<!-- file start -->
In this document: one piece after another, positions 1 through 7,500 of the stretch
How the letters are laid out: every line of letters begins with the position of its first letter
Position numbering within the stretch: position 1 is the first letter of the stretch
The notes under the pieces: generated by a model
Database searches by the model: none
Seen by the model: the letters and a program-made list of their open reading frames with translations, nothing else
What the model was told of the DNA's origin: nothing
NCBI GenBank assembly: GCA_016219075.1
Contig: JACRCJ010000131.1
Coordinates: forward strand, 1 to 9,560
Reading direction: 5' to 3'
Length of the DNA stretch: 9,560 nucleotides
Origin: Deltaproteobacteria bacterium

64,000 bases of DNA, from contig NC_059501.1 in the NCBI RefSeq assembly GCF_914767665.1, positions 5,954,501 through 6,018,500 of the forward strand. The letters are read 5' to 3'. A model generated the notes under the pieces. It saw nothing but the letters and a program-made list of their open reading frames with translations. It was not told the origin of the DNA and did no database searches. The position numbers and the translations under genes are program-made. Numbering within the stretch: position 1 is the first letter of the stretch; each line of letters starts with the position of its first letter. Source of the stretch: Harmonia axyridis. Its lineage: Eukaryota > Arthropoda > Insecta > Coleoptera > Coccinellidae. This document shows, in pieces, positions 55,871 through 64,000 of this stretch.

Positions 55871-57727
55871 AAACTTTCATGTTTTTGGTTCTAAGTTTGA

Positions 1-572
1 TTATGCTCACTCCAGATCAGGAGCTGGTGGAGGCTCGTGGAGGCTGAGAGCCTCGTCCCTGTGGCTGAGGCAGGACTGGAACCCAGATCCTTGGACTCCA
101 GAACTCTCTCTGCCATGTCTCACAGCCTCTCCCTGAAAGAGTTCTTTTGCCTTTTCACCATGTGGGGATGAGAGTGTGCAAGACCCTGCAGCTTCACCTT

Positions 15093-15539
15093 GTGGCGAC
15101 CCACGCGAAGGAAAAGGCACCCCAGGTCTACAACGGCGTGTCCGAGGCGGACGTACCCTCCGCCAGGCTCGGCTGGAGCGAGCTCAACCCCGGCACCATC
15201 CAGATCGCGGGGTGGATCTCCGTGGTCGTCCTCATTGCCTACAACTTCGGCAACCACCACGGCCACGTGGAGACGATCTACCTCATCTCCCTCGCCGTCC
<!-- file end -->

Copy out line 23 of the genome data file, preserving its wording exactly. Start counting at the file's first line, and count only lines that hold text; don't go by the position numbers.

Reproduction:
15201 CAGATCGCGGGGTGGATCTCCGTGGTCGTCCTCATTGCCTACAACTTCGGCAACCACCACGGCCACGTGGAGACGATCTACCTCATCTCCCTCGCCGTCC